Diamond And Silk Cruelly Snubbed By The Oscars, Says Guy Who Did Not See Their 'Movie'
Everyone had their feelings about how the Oscars went down on Sunday. There was certainly a lot of "Ugh. Green Book? Really? Ugh," going around for sure, plus everyone seemed pretty psyched that a film about menstruation equality won best documentary short. I, for one, spent a lot of time being like, "You know, if they have Bette Midler, Barbra Streisand, Queen Latifah, and Billy Porter and his amazing outfit in one room, shouldn't that just be the entire show? Plus Cher, somehow?" and also lusting after Keegan-Michael Key.
One person, however, who was particularly in his feelings about the Oscars was Alex Griswold of the Washington Free Beacon, who was absolutely outraged that the Oscars completely snubbed Dummycrats. You know, the documentary Diamond and Silk made, that was not actually even nominated for any awards and was in fact not qualified to be nominated for any awards. Oh, the injustice!
While the Oscar for Best Picture this year went to white director Peter Farrelly's white savior flick Green Book, the Academy Awards also snubbed the most authentic take on the modern black experience that came out in 2018.
This, by the way, is Alex Griswold.
If that's not a guy who is definitely very qualified to determine "the most authentic take on the modern black experience," I don't know who is!
Dummycrats is a film by Diamond and Silk, the most prominent African-American conservative voices since C.J. Pearson. The documentary shreds the eponymous "Dummycrats," opening with over twenty minutes of nothing but archival footage of Democratic gaffes and ending with Diamond and Silk wandering D.C. looking for Maxine Waters. Despite it's glowing reception, the film did not receive a nod for Best Documentary due to Hollywood's insidious left-wing bias.
Oh wow. That sure seems like an incredible film, with lots of emotional ups and downs. He must have been really touched by it. He laughed, he cried, it became a part of him. It took him on a journey within himself.
I never actually managed to watch Dummycrats...
OH. Ok then.
[T]he left-wing strangle on the national theater chains ensured that it's national run was limited to a single Fathom showing and it cost $225 to attend the D.C. premiere at the Trump Hotel.
It is, of course, available to rent or buy on Vimeo. One would think that if he thought this movie was important enough to be considered for an Oscar, he would have been willing to shell out $9.99 to watch it himself. That's about the cost of a regular theater ticket!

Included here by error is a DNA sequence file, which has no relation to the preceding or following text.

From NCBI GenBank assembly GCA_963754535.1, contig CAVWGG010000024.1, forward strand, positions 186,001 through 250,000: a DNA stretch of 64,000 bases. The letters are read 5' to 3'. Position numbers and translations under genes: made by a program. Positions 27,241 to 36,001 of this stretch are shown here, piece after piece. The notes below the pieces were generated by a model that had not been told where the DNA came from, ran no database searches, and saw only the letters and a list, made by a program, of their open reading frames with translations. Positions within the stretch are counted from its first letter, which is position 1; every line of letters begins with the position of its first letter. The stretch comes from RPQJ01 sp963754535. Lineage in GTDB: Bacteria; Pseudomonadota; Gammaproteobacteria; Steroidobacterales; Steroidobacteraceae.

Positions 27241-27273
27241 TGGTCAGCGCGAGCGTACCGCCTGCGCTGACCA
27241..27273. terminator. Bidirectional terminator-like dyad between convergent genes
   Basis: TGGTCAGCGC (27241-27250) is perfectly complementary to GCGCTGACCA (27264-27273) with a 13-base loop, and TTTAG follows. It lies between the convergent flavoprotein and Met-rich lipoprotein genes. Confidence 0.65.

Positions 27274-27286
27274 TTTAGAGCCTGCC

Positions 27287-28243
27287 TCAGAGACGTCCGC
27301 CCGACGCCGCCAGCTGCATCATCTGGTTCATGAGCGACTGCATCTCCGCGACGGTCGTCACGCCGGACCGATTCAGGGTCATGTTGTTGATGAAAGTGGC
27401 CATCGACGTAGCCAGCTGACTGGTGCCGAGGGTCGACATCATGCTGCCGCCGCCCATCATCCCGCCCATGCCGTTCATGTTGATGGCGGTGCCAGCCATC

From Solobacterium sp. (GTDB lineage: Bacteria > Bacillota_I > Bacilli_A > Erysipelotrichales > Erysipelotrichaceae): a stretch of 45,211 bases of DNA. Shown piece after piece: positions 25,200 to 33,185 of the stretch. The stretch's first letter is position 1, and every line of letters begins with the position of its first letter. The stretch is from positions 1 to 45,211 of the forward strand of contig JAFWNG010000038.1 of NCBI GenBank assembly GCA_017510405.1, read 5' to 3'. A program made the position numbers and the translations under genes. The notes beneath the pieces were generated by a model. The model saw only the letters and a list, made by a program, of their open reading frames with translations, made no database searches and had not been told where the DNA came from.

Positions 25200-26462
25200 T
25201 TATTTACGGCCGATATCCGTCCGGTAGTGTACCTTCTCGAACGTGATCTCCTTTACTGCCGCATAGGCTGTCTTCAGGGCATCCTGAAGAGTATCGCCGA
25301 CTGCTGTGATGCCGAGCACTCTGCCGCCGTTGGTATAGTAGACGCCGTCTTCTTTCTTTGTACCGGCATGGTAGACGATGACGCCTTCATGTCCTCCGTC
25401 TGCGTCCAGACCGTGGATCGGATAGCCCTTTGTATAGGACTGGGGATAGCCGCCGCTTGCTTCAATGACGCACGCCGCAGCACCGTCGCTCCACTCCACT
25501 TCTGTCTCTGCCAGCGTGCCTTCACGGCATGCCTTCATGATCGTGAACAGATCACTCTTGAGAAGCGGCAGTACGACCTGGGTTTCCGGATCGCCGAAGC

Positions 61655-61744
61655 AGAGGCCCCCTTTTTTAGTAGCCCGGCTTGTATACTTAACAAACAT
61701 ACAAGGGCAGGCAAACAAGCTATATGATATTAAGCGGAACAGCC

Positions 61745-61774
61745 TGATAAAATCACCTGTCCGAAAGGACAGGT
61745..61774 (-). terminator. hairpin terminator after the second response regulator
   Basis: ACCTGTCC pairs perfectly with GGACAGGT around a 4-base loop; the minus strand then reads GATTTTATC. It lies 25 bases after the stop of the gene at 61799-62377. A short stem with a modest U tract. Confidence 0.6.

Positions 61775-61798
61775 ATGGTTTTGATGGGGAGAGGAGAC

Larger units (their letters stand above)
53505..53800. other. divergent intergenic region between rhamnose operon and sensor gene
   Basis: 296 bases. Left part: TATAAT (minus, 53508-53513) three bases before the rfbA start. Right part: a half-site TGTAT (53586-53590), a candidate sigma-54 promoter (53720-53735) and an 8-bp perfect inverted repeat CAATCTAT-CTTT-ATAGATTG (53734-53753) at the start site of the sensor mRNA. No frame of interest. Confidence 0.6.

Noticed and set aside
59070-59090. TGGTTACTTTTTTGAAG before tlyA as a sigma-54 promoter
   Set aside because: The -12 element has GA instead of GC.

Griswold then explained that the audience reviews for Dummycrats on Rotten Tomatoes were 3% higher than the audience reviews for RBG, which he believes qualifies it for a nomination.
But the reviews of those who did see Dummycrats make it clear that at the very least, it deserved a nomination. The film has an 4.7 out of five rating on Facebook and an 80% audience score on RottenTomatoes, compared to only 77% for the nominated Ruth Bader Ginsburg paean RBG.
And, he claims that critics who reviewed the film gave it rave reviews.
Newsmax film critic Michael Clark gives Dummycrats four stars out of four. "You know you're in for something really different when the opening voiceover lets you know that if you're a liberal you might be offended by what you are about to see—especially you, Robert DeNiro," he wrote.
Dummycrats, he writes, "is in no way trying to hide, cloak, or lighten its message and serves as a wake-up call for the independent and undecided voters. It's being released for one night only … at a most critical time when the press is clamoring about a midterm 'blue wave' sweep …"
"… Diamond and Silk are perfectly capable …" writes the left-wing The Outline. "One gets the impression that… their status as black women lends credibility …"
"Democrat plantation…….!" writes IMDB commenter olgasafan. "So glad i came across this video and im not at all surprised why the internet is trying so hard to bury this!!!"
In case you could not guess by the strategic ellipses there, The Outline's review of Dummycrats was not quite as glowing as Griswold is trying to make it seem. Have I SHOCKED you???
Here is the part of that review from which those phrases were taken:
For the final segment, we see producer [Kyle] Olson travel to El Paso to interview Border Patrol and ICE about the dangers of illegal immigration and the failure of Democrats, who controlled zero branches of the federal government when Dummycrats was being filmed, to contain it. To have a little-known white man come out from behind the scenes to conduct interviews and perform narrations of which Diamond and Silk are perfectly capable kind of gives the game away. One gets the impression that, even in their own movie, Diamond and Silk are a sideshow to be ushered on and offstage by their white sponsors — from Olson to Lou Dobbs to Donald Trump.